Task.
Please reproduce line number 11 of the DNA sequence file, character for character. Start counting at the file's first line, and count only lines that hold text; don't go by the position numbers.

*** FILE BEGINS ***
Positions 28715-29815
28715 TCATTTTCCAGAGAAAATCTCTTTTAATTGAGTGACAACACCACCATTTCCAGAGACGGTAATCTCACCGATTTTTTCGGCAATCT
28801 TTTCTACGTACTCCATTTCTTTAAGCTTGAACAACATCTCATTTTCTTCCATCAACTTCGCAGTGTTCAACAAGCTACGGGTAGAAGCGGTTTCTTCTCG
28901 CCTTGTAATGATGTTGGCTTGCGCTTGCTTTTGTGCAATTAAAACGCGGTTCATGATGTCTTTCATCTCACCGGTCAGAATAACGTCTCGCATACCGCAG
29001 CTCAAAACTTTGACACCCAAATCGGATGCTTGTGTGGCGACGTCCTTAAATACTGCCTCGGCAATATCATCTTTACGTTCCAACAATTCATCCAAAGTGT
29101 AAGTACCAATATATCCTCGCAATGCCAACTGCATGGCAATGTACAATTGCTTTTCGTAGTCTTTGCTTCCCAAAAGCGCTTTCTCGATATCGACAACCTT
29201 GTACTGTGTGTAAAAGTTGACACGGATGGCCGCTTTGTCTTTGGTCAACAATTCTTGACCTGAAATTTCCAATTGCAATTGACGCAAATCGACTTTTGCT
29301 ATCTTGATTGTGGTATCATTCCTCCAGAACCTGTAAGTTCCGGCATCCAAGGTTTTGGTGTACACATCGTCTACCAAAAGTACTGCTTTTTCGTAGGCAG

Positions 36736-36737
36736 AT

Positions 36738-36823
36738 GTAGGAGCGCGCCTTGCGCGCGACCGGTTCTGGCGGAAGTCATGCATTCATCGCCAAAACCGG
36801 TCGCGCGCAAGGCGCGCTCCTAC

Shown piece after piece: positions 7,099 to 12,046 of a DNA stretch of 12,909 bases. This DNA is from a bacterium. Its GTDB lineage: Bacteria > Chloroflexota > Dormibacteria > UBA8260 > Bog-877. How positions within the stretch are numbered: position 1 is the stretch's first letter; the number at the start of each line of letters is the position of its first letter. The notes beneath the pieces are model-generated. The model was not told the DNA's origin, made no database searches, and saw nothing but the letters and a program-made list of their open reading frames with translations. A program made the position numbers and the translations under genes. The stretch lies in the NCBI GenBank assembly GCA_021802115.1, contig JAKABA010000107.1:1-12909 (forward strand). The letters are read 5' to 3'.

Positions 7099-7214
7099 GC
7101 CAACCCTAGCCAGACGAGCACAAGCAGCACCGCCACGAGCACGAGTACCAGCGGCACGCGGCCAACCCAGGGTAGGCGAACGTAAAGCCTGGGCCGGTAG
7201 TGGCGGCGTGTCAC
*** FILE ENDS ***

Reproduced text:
Positions 36738-36823